Expanding Opportunities and Mitigating Threats
The United States depends on the oceans and the Great Lakes for food, national security, energy resources, transportation, recreation, and other important needs. More than half of the United States population lives in coastal watershed counties that generate 58 percent of the Nation’s gross domestic product. Geoscientists provide information about how our planet's coasts, oceans, and seafloor behave now and how they have functioned in the past. Geoscientists also conduct research on marine energy and mineral resources, natural hazards, sea level rise, and ocean acidification. The United States has jurisdiction over 3.4 million square miles of ocean, almost as big as the land area of all 50 states combined. This vast marine area offers environmental resources and economic opportunities; however, coastal communities are threatened by sea-level rise, tsunamis, hurricanes, industrial accidents, and water-borne pathogens, which are already being exacerbated by climate change. A better understanding of our ocean and coastal areas will strengthen our economy and save lives.
To ensure the long-term sustainable use of our oceans, coastal resources, and polar regions:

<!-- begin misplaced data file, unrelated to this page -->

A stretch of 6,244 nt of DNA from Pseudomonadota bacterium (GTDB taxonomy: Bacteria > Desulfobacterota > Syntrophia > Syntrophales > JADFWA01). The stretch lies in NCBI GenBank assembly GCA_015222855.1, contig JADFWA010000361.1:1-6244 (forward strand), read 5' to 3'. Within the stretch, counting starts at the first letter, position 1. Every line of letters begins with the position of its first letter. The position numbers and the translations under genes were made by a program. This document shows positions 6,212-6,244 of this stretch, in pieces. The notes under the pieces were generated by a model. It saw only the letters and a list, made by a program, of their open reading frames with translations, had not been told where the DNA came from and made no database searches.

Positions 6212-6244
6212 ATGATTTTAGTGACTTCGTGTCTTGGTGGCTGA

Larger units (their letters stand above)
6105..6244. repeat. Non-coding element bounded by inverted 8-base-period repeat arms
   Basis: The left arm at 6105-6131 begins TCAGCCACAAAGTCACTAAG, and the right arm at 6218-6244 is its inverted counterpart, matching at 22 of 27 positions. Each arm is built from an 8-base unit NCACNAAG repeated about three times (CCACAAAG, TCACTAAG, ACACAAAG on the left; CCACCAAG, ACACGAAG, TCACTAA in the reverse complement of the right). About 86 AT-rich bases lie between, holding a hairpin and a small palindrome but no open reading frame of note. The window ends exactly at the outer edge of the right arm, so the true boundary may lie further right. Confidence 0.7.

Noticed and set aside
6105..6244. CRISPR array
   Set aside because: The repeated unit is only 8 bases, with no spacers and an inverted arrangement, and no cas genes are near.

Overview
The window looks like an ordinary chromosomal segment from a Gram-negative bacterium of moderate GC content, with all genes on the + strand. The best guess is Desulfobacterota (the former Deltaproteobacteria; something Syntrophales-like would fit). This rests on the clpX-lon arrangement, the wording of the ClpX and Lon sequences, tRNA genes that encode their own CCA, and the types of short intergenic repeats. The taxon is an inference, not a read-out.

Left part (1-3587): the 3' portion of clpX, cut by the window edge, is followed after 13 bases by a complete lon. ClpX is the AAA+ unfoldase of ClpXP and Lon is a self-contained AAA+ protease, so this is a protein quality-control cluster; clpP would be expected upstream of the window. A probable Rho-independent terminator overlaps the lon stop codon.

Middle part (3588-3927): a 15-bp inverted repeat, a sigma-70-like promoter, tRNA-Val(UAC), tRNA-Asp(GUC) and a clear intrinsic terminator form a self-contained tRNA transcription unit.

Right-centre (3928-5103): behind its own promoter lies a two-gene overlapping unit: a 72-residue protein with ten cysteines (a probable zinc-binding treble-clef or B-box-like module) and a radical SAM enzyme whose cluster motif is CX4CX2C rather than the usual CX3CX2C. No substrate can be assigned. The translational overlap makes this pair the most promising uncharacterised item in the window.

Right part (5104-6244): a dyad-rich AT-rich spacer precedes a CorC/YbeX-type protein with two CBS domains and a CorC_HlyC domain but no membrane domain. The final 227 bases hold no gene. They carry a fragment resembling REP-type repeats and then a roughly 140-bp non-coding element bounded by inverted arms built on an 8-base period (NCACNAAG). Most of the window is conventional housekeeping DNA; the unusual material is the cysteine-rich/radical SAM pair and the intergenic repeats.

Conduct basic and applied research on ocean and coastal issues. An improved understanding of ocean and coastal processes will help protect the oceans and marine life, increase resilience of coastal communities, and promote economic growth by constructing accurate scenarios for the ocean’s behavior in the future.
Enhance ocean observations. The oceans drive global water and weather systems by absorbing, storing, and moving vast amounts of the Earth’s heat, water, and CO2. A resilient nation needs sustained ocean observations from space, from the ocean surface, and at depth.
Monitor, research, and respond to sea‑level rise. Sea levels are rising, and the rate is projected to accelerate under warmer conditions, changing coastal ecosystems and making vital coastal communities vulnerable to erosion and flooding associated with storm surges and high tides.
Assess marine energy and mineral resources, including their environmental context. The ocean is not only a source for mineral resources, including metal-bearing seabed minerals and deep-water forms of frozen natural gas, but is an energy source itself in the form of tidal and wave motions that can be used to generate electric power.